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7 Generations of Hicks Family Women in Thirroul

I’d seen another post where a writer reflected on International Womens Day 2014  and seven generations of strong women in her family. It triggered my thinking on the role of seven generations of women in my own Hicks Family in the small NSW seaside town of Thirroul.

We’ve had seven generations of women on Mum’s maternal side (Hicks Family) who’ve lived in Thirroul since the 1880’s, back when it was separated from North Bulli (now Austinmer) and it began to be called Robbinsville. Before that, from the 1830’s, earlier generations of family members had lived from Fairy Meadow to Austinmer.

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For 150 years our family’s women have lived in Thirroul – Austinmer, serving the Northern Illawarra community in many areas.

  • Margaret Hicks nee Daly/Brain spent her last years here in Thirroul, after living in nearby North Bulli (Austinmer) for over 40 years
  • Margaret’s daughter in law Mary Ann Hicks nee McKenzie spent nearly half of her 90 years here
  • Mary Ann’s daughter Edith Florence Joy nee Hicks lived nearly 50 years here
  • Edith’s younger sister Ida McKenzie Webb nee Hicks lived for over 30 years in Thirroul
  • Edith’s daughter Mary Constance “Molly” Callcott nee Joy lived nearly 40 years here
  • Molly’s daughter Joan Lois Adams nee Callcott lived all but 4 of her 80 years in Thirroul
  • Joan’s cousin Margaret Risk nee Joy has lived nearly 70 years in Thirroul
  • Joan’s daughter Kerrie Anne Christian nee Adams (that’s me) – I’ve lived here for over 45 years
  • Margaret Risk’s daughter Julie Risk has been here for 50 years
  • Kerrie’s daughter Katrina Elise Christian grew up  in Thirroul from birth and commenced her adult years here

Margaret Hicks was born in 1819, a daughter of convicts, able to read and write when many could not, including her husband, James Hicks. That she was literate undoubtedly helped their rise from small landholders to Northern Illawarra Pioneers  who supported churches, schools and were active lobbiers in political matters, while she was bearing and rearing 13 children to adulthood. Evidence of her capabilities ? Husband James Hicks appointed her Executor for his will and estate rather than his eldest son, Henry Thomas Hicks,  who was the senior JP of the district, presiding over countless court cases and Executor of others’ wills. Yet Margaret was appointed Executor of the Will and Estate in the early 1890’s, when she did not then enjoy the right to vote.

Mary Ann Hicks in 1839, was the first Australian born child of her McKenzie parents,  after they left the Isle of Skye, Scotland. The wife of a North Illawarra Council Alderman, mother of a North Illawarra Council Mayor and coal miner Union President – but Mary Ann, herself was active in the community life of Thirroul, as well as nearby Austinmer and Thirroul.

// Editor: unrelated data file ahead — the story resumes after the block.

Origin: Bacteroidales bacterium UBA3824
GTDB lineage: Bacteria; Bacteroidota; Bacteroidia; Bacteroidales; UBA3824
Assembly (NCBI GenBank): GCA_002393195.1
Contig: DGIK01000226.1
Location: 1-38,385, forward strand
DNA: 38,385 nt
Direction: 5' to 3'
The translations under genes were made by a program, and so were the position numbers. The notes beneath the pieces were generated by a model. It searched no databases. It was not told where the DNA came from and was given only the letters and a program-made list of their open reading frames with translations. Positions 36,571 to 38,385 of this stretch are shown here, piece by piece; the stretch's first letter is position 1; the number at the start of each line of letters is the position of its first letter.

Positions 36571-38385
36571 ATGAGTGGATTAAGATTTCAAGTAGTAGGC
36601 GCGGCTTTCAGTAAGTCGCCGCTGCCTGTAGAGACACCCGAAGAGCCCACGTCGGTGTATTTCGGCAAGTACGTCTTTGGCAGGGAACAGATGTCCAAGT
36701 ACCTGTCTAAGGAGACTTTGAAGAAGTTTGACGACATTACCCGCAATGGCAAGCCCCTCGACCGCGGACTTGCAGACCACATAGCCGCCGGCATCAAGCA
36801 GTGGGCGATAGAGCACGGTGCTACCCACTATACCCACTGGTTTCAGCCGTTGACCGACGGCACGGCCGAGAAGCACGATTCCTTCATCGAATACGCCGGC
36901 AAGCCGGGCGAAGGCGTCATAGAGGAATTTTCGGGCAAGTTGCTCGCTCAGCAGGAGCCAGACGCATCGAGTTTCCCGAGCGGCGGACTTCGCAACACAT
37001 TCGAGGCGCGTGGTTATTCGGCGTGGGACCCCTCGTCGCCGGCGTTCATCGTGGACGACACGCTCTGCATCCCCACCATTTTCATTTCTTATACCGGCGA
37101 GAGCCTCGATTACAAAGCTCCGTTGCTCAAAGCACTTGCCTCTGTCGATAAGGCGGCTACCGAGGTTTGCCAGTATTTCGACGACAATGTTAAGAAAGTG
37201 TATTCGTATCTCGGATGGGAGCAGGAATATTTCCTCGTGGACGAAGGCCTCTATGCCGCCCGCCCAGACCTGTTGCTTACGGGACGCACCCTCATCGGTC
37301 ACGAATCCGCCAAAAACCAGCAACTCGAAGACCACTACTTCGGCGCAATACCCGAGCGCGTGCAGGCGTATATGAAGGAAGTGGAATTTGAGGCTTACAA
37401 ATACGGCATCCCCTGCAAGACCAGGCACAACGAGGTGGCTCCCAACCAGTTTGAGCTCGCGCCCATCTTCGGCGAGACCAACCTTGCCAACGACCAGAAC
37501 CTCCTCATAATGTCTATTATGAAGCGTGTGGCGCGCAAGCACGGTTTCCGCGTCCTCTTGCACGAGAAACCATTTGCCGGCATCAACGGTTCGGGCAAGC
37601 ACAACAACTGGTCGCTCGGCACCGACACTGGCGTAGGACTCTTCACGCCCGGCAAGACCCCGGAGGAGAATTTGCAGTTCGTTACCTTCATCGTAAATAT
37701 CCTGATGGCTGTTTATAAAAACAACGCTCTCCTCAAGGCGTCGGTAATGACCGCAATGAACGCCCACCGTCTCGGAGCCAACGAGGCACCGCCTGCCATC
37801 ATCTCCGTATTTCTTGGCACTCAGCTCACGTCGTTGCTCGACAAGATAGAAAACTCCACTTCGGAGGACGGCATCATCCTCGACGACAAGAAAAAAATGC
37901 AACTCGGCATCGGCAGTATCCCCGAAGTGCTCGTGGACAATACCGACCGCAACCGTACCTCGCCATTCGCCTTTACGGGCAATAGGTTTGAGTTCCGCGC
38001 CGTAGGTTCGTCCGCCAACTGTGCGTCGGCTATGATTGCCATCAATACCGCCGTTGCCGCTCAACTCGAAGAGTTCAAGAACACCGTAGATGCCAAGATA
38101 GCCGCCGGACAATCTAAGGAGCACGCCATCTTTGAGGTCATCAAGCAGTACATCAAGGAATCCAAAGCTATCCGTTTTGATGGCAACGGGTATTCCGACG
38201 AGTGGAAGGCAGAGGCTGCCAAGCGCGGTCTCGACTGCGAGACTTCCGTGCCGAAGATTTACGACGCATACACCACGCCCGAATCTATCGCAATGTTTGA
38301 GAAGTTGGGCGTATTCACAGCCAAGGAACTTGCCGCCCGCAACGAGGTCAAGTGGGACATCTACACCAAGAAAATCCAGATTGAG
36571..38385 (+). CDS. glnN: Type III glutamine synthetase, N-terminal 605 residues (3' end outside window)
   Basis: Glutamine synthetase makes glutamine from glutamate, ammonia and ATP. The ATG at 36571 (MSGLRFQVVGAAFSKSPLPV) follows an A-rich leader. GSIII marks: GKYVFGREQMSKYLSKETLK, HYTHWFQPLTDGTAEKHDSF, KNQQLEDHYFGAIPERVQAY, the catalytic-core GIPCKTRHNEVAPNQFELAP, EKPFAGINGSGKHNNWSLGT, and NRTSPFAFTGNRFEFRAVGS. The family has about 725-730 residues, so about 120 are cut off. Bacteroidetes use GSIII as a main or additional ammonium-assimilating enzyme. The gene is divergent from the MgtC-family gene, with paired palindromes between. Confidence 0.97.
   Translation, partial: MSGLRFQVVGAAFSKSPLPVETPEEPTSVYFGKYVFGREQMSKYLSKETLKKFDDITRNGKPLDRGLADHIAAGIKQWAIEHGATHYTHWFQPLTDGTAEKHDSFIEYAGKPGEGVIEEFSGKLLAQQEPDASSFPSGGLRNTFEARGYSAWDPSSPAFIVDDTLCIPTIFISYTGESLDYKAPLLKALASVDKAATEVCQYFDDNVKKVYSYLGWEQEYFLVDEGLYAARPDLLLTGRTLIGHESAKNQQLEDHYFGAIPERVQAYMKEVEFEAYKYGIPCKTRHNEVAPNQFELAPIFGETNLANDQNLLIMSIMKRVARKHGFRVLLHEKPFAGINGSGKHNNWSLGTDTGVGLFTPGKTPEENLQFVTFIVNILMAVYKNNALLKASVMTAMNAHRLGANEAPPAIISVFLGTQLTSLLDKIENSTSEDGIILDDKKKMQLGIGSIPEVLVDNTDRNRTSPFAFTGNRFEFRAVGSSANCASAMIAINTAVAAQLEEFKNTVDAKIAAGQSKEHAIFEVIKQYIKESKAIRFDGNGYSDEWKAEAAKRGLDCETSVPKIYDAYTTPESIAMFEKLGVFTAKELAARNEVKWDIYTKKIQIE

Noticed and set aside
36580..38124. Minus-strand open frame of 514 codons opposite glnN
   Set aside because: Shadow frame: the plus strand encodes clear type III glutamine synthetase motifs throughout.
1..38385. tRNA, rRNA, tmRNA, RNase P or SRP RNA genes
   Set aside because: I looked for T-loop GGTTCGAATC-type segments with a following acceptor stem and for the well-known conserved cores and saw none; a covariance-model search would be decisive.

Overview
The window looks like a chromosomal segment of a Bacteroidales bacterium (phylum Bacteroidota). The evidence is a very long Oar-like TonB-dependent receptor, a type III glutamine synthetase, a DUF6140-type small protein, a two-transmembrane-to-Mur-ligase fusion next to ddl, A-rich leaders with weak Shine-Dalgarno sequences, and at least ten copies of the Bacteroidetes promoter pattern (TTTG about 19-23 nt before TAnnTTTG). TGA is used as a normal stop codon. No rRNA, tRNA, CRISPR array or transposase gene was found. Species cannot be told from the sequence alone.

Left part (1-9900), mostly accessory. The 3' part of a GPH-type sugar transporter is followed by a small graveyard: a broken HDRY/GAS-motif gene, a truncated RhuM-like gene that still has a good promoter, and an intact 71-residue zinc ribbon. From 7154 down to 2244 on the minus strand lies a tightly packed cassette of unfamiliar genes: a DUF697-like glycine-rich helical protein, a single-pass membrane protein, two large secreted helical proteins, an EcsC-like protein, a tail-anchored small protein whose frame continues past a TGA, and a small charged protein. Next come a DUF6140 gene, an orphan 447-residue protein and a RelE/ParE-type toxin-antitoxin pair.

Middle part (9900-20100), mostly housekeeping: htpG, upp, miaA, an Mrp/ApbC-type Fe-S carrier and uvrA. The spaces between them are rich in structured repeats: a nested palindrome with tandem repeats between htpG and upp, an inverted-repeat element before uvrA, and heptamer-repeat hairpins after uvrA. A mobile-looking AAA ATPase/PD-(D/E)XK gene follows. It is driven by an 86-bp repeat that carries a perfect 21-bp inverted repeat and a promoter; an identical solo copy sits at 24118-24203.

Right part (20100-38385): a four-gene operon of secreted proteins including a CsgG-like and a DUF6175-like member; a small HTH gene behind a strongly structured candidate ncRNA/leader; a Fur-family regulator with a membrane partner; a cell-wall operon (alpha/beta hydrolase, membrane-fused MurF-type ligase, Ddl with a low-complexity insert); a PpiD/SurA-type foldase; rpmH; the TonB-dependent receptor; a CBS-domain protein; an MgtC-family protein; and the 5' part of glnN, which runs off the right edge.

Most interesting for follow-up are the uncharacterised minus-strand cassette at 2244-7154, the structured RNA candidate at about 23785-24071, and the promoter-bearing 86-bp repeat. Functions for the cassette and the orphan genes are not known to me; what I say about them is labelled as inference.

Edith Florence Joy, a widowed single mother raising her children in the early 20th Century years, long lived a little in the shadow of her iconic mother, Mary Ann Hicks, and supporting her daughter Molly’s community fundraising activities. Nevertheless she was active in community affairs in the town – in the church, fundraising for causes such as the war effort in WWI.

Ida McKenzie Webb was one of the early 20th Century school teachers in the northern Illawarra. After her marriage she retired from teaching, but remained involved in the Thirroul community fundraising activities for many years.

Molly Callcott, with her orchestra, was involved in many fundraising and community events in the years prior to her marriage and motherhood. Following her marriage breakdown, she was left to bring up her five children singlehandedly, and became a Hardies Rubber Factory Girl.

Joan Lois Adams was involved in many organisations from her late 20’s and generally as Secretary or Treasurer –  including Mother’s Club at Thirroul School, RSL Tennis Club, Stroke Support, War Widows Guild, RSL Laurel Club, Legacy and Red Cross. Joan’s cousin Margaret Risk, as well as daughter Julie Risk, have long been active members of the Kennel Club.

Kerrie Anne Christian followed in the footsteps of her community leader and Northern Illawarra pioneer great great grandfather Captain – Alderman Henry Thomas Hicks JP, and her Great Great Uncle Mayor & Miners Federation President Alex Hicks. She has been a NSW State Union President, an Alderman – Councillor on Wollongong City Council, Steelworks Quality & Engineering Manager, a Council member of the local University, occasional guest lecturing at the University on Women in Non Traditional Roles, and involved in many community activities over the last 40 years.

Katrina Elise Christian, an Engineering University student, is just starting out in life, and has already earned her Queens Girl Guide Award, presented by NSW Governor Her Excellency Professor Marie Bashir. The Queens Girl Guide Award requires community service – and Katrina has now worked her way up from being a junior Girl Guide leader to a full leader.

Cate Wilson – A Strong Champion for Thirroul

It seems that Thirroul is losing a few too many strong women lately this November 2012, firstly my own mother Joan Lois Adams (nee Callcott) on November 5 2012, followed by the indomitable Cate Wilson on November 17 2012.

I first heard of Cate in her role in the Thirroul Action Group in the early 1980’s – fighting to save Thirroul from being overcome by a series of 3 storey walk-ups, and higher, of an unending series of unit block after unit block and even what seemed then to be ever encroaching risk of high rise development. I had just moved back to Bulli and my mother, Joan Adams (nee Callcott), showed me some community newsletters put out by the Thirroul Action Group. In the north we were so lucky to have her fighting to preserve the character of the area, when it was under such serious threats.

Around 1984 I encountered Cate when we went to debate the future of South Thirroul when it was destined to be overrun by coal transport facilities including  40 metre high coal storage bins. It was clear that Cate was forthright in her opinions and did not suffer fools at all. I recall being at her home towards the late 1980’s as we battled on for the South Thirroul area. Cate and partner Eric Wilson were actively involved in CANS, Community Alliance for the Northern Suburbs – a Coalition of Community Groups established by then Alderman David Martin.